21. JHamrick

    JHamrick
    Hurricane, WV

    MMcgowan said:

    I was thinking of shot scope but have game golf at the mo so it's justifying paying out

    Check out The Grint app. I find it really useful.

    18Birdies also lets you track shots for free, and can help you get a general idea on your distances for each club. Its not as easy as Arccos, but its free.
  22. Robert J

    Robert J
    Grafton, Oh

    Military
    I tried to keep track of stats a few years ago, but i was spending too much time looking at numbers, writing down things, and not playing golf. The only number I worry about now is score, I have been playing long enough to know what I need to work on.

    This is just my opinion, some people might like keep stats and are data driven, which is fine for them.
  23. play18

    play18
    Aurora, IL

    Understanding your performance analytics post-round provides valuable feedback on areas for improvement. I tracked my shots via SkyCaddy the past couple of seasons, but I will try using Arccos smart grips this season. Monitoring and correcting shots with SkyCaddy was a hassle and took my focus away from the course. I'm hopeful the Arccos system stores data more efficiently for my post-round review.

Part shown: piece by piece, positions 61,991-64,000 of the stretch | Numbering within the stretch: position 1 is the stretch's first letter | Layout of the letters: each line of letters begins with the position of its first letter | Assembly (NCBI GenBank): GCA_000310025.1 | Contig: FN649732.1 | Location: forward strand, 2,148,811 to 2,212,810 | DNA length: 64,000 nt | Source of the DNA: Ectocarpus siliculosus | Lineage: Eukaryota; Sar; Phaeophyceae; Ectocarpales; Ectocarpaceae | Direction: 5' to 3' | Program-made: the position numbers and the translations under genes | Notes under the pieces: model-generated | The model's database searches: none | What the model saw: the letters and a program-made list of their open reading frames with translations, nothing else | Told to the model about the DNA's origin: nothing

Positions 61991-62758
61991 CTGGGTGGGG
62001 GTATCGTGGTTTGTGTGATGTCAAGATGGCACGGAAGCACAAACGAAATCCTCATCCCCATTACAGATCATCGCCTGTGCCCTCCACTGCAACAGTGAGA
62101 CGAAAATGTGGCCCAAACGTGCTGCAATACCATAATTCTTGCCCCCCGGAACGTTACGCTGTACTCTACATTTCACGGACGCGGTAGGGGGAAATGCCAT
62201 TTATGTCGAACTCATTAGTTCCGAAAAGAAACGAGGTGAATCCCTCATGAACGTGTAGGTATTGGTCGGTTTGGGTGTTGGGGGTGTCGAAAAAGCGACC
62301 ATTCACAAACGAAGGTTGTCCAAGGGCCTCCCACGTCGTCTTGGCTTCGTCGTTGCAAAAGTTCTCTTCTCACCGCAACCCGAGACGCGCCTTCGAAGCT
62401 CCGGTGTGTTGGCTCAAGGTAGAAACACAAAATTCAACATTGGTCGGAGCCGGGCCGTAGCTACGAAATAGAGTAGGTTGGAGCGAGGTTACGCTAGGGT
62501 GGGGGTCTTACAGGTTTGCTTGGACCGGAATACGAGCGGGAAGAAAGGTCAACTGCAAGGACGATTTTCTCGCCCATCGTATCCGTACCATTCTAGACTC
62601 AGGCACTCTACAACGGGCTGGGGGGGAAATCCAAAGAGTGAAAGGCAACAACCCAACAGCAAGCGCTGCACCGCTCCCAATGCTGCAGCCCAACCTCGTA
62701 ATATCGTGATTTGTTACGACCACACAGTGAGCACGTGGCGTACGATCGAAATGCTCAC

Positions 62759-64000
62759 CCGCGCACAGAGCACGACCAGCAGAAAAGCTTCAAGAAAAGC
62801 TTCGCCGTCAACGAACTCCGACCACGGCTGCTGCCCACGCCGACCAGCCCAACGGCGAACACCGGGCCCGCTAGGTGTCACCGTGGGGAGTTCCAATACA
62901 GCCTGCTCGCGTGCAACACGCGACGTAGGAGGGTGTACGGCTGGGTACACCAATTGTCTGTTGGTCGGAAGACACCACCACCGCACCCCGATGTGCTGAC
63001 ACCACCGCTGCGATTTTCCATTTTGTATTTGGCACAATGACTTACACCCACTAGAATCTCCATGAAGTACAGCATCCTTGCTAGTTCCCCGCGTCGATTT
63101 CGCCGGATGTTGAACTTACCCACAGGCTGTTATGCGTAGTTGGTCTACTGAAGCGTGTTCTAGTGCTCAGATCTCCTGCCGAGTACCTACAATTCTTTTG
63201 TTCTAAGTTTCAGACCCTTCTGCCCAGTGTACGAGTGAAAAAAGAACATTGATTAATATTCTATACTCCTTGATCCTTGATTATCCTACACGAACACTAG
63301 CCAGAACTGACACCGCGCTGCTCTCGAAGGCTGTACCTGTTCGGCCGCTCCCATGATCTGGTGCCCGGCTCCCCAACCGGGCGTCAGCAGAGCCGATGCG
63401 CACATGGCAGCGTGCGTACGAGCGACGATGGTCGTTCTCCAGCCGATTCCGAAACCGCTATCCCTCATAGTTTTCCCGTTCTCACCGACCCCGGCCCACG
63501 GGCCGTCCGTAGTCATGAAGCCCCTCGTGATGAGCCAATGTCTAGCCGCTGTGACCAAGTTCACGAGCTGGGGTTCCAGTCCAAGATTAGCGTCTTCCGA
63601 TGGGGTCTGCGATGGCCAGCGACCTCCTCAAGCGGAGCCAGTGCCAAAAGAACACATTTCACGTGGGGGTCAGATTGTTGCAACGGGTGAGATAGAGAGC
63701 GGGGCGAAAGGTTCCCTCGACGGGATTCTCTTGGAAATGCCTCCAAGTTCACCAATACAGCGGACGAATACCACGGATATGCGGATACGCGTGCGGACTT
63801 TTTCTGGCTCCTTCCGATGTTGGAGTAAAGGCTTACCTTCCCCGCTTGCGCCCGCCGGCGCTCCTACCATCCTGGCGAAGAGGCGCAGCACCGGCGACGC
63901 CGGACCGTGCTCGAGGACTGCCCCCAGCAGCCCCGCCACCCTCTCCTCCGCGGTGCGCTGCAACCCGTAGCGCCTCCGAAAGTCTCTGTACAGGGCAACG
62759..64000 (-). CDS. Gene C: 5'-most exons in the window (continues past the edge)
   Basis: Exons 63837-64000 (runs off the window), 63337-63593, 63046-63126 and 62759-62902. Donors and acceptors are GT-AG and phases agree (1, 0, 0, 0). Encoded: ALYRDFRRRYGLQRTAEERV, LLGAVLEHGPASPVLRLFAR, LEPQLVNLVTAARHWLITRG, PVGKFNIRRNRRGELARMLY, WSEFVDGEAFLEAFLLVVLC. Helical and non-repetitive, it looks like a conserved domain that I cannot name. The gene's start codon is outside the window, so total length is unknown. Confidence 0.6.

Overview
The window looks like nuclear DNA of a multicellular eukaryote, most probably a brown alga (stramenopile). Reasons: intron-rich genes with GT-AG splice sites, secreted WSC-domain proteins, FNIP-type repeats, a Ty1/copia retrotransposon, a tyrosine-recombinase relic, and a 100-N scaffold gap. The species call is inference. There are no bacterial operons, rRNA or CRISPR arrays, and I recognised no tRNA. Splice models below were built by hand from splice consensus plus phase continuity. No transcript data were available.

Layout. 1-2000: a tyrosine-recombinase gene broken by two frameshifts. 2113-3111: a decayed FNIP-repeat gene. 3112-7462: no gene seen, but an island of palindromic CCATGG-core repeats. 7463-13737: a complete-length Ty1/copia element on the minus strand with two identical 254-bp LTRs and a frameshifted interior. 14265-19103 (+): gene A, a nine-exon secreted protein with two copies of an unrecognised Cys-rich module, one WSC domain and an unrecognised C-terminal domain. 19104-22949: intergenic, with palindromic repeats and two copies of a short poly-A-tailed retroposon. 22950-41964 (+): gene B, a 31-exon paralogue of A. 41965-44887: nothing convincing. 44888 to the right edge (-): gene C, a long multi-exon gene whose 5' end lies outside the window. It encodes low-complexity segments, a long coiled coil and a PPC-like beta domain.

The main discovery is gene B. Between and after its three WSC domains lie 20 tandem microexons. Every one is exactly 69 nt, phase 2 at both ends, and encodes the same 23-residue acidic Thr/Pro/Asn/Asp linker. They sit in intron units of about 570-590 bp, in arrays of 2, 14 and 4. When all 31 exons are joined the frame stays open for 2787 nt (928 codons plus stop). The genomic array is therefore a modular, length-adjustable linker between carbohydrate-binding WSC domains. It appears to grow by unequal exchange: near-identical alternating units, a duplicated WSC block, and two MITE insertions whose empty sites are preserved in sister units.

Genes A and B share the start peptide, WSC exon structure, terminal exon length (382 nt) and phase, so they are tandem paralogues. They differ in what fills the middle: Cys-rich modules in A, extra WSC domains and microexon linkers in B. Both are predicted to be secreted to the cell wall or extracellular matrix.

Any data you track and use for improvement will help you achieve your goals.
  24. N Anthony S

    N Anthony S
    Virginia Beach, VA

    I use Golfshot Pro. The one issue I have is that I forget to change the club from the suggested club by the program. I too was thinking of trying the Arccos system. I will be curious to see how well it works.
  25. 100% agree

    There is multi-level scorebooks that you put in your back pocket. They have a Junior, Amateur and Tour Edition. The Tour scorebook also has a club management system for quick access to yardages and it also has pin sheets for hole locations and notes.

    Scorelocker.com.
  26. i started gaming the arccos last season and loved it, i ended up getting the belt clip bc i dont like having my phone in the pocket though